• Mortgage information

  • Information about assets and accounts such as cash, bank account balances, trusts, non-retirement annuities, education savings accounts, and investments

Fill out your information

The CSS should take 1-2 hours to knock out, and if you’re a dependent student, most of it will be your parents’ job information. 

If your parents are divorced or separated, your custodial parent—the one you’ve lived with for the majority of the last 12 months—should use their information. 

If you’ve lived with both parents equally, the one who provided most of your financial support over the last 12 months should fill it out.

Pay the fee or get a waiver

The CSS Profile charges a $25 fee to apply to one school and another $16 per additional school you send it to. That can add up if you’re submitting to many schools, so budget accordingly.

That said, the College Board offers fee waivers, and they recently loosened the requirements quite a bit. The waiver criteria are as follows:

CSS Fee Waiver
  • Your family-adjusted gross income is $100,000 or less

  • You qualified for an SAT fee waiver 

  • You’re an orphan/ward of the court under the age of 24

Double-check and submit your CSS Profile

Before you send off your profile, double- or triple-check your info to ensure you haven’t missed anything. Once it looks good, submit it, and you’re done.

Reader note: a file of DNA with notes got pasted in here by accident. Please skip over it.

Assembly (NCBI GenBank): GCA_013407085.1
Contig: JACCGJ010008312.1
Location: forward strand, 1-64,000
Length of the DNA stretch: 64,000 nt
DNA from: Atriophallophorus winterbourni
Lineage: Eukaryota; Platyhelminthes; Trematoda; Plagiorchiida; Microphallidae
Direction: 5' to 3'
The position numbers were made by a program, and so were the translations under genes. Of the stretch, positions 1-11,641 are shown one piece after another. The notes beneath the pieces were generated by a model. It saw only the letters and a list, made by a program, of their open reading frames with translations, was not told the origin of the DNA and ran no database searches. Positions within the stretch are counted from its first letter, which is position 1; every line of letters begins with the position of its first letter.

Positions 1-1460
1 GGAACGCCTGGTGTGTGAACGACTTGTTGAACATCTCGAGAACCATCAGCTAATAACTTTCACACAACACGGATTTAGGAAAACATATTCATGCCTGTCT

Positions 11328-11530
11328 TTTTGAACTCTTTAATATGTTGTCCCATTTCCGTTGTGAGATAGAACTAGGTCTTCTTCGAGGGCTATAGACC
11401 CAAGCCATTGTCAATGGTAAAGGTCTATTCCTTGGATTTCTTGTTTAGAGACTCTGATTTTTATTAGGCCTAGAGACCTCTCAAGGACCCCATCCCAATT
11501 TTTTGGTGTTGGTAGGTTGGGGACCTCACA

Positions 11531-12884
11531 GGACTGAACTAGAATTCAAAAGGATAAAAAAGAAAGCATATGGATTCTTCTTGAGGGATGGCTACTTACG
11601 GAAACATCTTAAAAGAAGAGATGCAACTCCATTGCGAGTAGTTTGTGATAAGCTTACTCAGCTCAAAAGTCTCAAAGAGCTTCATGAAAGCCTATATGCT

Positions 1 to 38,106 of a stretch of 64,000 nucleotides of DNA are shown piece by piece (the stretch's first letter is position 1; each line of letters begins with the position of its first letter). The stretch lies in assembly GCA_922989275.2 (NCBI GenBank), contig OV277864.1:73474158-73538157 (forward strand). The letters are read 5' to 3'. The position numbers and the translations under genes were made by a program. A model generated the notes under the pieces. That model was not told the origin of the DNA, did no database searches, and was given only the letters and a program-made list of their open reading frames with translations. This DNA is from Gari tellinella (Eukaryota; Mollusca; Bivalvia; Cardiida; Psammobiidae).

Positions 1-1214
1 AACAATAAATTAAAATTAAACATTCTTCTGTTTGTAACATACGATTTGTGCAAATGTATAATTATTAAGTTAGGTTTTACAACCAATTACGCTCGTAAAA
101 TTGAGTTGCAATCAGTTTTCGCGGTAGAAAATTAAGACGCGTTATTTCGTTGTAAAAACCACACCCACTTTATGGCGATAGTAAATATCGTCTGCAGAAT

Now, you’ll be able to check your profile periodically for messages regarding your profile in case any errors are detected or any colleges reach out.

You must update and renew your CSS Profile each year to qualify for aid. Renewing is faster, luckily, since some parts autofill.

If you need to add new schools after submitting your CSS Profile, just log into your account and click “Add a College or Program.”

How are the FAFSA and CSS different?

Both forms serve a similar purpose. But they differ in many ways, including the information needed, aid types, and deadlines.

Let’s cover their differences.

Who needs to submit them?

Any student that meets FAFSA’s residency requirements should submit the FAFSA to get federal aid for college.

Students that don’t meet those requirements, such as international students, should submit the CSS Profile—although they should remember that not all schools accept the CSS.

Students who need aid beyond the FAFSA should also submit a CSS Profile.

What information do you need to fill out the forms?

The FAFSA asks for information about your and your parents’ incomes, bank accounts, and educational savings accounts. It also needs information about your parents’ liquid investments, real estate investment properties, tax-deferred retirement contributions, and family businesses.

The CSS Profile wants all this, plus items including, but not limited to:

CSS Financial Information
  • Medical expenses

  • Family home equity

  • Trust funds

  • Total retirement savings

  • Valuables, like collectibles

More information can be found in the CSS Profile tutorial on the College Board’s website.

When are the FAFSA and CSS Profile due?